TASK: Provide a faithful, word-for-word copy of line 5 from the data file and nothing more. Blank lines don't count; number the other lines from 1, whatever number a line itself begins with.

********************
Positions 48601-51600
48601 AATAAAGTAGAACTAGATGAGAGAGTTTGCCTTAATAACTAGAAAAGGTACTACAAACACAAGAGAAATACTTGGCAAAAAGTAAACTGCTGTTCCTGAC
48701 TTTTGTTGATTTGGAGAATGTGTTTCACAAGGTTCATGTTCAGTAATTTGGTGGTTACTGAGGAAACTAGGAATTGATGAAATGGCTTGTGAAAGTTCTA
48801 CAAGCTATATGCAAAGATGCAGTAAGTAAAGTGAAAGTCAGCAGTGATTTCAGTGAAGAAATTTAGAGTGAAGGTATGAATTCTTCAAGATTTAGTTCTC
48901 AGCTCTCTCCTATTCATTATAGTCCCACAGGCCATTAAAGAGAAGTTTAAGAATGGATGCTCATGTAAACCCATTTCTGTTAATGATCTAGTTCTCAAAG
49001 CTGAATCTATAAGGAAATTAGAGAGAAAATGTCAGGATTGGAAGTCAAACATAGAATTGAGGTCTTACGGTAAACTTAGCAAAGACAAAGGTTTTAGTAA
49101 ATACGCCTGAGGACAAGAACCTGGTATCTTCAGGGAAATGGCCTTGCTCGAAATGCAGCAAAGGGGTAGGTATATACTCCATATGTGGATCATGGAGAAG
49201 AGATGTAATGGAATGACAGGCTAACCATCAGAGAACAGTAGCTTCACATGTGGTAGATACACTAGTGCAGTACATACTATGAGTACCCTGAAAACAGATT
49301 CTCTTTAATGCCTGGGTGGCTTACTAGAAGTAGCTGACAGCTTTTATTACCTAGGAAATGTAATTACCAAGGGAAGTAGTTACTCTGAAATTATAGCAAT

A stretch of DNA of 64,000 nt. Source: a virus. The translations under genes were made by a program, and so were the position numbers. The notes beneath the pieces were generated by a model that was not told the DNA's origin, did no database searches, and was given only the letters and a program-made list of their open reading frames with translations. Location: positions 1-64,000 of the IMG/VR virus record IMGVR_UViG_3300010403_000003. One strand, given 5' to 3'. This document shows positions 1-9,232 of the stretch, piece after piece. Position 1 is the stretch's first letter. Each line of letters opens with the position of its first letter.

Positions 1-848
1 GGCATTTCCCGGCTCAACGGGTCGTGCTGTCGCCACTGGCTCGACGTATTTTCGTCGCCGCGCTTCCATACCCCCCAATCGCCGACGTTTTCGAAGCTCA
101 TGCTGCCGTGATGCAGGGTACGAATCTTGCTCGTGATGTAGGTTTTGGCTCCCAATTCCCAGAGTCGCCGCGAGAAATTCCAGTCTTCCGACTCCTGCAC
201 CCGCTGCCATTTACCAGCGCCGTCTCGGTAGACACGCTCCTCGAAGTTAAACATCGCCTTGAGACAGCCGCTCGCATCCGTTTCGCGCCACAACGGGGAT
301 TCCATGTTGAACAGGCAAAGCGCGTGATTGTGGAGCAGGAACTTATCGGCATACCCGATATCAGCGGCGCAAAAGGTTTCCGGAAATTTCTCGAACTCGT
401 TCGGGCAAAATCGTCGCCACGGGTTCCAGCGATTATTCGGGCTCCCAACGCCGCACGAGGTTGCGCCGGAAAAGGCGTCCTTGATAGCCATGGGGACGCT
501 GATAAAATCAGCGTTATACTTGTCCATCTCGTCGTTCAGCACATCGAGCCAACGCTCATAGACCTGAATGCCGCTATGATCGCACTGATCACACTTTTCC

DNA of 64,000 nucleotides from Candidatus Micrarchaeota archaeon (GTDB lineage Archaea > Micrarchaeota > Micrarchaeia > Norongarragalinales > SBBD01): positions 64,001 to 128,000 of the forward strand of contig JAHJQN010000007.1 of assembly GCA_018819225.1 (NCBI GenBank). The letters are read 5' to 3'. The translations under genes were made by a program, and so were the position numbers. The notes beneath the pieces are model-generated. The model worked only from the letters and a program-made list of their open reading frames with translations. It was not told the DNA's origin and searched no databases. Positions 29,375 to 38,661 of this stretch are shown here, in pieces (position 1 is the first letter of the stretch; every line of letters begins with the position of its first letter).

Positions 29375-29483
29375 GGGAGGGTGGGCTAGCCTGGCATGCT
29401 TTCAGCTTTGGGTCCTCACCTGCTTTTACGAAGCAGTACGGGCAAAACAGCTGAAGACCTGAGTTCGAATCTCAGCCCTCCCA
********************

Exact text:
48901 AGCTCTCTCCTATTCATTATAGTCCCACAGGCCATTAAAGAGAAGTTTAAGAATGGATGCTCATGTAAACCCATTTCTGTTAATGATCTAGTTCTCAAAG